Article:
Srinagar: Centre has opened its purse strings and paid more than Rs 2000 crore to Jammu and Kashmir government as Goods and Service Tax (GST) compensation after the union territory recorded a shortfall in the revenue collection due to the Covid-19 pandemic.
Jammu and Kashmir is one of the most affected states and union territories due to COVID. There has been a dip of more than 25 percent in the GST collection so far.
Against nearly Rs1700 crore last year in the first quarter, Jammu and Kashmir has realized Rs 1,169 crore GST this year (April-August).
To compensate the shortfall, the Centre released Rs 2104 crores for Jammu and Kashmir.
This is much higher than Himachal Pradesh, Puducherry and Goa, which received Rs 1623, 564, 987crore respectively as GST compensation this year so far.
Maharashtra has received Rs 22485 GST compensation.
Arunachal Pradesh is the only state in India, which has not sought GST compensation for the shortfall in the realization of the cess.
GST compensation for 28 state governments and three Union Territories for April-July have been pegged at Rs 1.51 lakh crore.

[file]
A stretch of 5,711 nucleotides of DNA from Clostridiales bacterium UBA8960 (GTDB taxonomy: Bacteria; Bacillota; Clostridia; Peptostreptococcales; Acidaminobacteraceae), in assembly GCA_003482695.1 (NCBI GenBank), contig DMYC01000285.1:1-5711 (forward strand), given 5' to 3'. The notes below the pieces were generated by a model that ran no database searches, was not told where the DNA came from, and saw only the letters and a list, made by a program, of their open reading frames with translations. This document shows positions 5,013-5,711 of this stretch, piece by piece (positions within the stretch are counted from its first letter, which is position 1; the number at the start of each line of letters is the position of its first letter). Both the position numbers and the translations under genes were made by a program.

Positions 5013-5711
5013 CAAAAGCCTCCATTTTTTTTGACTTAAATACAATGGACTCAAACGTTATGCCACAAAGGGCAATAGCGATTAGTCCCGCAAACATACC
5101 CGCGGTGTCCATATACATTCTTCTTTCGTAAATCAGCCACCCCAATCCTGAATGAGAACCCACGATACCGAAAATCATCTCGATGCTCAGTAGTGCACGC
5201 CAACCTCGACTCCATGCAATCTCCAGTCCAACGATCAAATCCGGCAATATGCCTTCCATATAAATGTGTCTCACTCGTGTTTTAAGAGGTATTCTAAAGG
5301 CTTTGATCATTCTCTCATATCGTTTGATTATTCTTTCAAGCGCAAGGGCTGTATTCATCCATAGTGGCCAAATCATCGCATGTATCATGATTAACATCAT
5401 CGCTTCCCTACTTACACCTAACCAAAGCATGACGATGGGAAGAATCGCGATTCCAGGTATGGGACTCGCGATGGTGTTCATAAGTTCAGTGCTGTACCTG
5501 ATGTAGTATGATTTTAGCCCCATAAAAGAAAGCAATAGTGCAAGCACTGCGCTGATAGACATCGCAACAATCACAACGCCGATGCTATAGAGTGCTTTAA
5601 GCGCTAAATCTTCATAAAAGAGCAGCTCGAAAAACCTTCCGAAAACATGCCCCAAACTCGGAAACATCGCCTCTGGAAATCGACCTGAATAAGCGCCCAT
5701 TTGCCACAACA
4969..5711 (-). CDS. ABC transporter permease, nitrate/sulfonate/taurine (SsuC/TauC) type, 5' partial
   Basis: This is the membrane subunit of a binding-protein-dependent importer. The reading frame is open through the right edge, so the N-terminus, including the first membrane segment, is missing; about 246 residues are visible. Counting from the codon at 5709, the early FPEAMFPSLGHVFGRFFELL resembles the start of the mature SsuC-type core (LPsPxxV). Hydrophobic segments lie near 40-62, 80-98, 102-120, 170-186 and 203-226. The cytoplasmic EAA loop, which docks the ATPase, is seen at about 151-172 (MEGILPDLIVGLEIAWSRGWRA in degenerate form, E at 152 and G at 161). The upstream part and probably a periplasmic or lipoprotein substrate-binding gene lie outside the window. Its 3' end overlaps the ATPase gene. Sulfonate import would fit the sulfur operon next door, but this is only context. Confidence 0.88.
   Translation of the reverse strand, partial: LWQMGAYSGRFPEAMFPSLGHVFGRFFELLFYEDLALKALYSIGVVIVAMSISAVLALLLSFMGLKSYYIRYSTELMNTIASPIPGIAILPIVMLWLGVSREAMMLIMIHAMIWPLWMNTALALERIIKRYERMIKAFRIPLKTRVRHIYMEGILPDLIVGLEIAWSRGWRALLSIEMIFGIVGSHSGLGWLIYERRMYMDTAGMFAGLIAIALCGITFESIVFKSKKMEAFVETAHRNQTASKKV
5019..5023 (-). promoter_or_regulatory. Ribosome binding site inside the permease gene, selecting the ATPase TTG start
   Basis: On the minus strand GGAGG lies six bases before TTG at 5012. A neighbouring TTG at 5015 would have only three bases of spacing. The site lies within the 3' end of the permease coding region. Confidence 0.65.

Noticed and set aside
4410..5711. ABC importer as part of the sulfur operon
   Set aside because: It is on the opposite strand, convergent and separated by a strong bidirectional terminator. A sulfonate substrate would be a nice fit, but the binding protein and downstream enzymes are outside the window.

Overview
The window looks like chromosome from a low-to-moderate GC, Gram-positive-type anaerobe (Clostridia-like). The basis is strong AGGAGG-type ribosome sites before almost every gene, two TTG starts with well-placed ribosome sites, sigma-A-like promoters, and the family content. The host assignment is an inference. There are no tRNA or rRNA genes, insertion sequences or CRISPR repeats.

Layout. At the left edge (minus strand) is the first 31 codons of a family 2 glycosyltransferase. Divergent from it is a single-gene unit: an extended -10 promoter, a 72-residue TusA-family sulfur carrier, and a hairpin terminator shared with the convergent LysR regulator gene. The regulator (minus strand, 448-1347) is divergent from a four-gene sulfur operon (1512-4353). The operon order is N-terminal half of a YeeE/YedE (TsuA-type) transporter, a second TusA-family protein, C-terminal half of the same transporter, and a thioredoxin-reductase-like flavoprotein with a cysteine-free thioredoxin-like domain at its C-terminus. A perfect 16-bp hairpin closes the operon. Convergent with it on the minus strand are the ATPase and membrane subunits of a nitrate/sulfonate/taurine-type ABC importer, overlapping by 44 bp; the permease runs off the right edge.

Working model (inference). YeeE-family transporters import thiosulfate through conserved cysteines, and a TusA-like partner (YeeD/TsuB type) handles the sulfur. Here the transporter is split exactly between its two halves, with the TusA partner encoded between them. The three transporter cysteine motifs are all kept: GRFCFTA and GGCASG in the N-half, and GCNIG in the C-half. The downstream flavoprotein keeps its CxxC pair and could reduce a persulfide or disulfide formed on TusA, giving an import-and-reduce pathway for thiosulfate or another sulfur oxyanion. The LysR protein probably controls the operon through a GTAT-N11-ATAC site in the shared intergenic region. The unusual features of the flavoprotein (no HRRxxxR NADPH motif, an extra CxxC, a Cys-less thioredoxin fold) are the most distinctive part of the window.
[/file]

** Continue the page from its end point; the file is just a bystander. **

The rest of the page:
Last month, the Centre gave states two options for borrowing the shortfall in GST compensation. One included the shortfall arising out of GST implementation (calculated at Rs. 97,000 crores approximately). It will be borrowed by States through the issue of debt under a Special Window coordinated by the Ministry of Finance.
The second option involved the entire Rs 2.35 lakh crore (including the COVID-impact portion) may be borrowed by States through market debt.
While many states have objected to Centre’s proposal, sources said Jammu and Kashmir, which is run by the Centre, will consider the option of market borrowing.
“This year the GST realization has been very less due to the COVID 19 pandemic. Jammu and Kashmir administration has deliberated over it. They will opt for market borrowing to compensate for the GST revenue loss,” they said.
As per provisions in Section 7 of the GST (Compensation to States) Act, 2017, loss of revenue to the states on account of implementation of Goods and Services Tax shall be payable during the transition period.
Similarly, the compensation payable to a state shall be provisionally calculated and released at the end of every two months during a transition period of five years.
Kashmir witnessed two spontaneous lockdowns after the revocation of article 370 and the spread of COVID -19. Business activities took a back seat and the losses have mounted to over Rs 40,000 crores.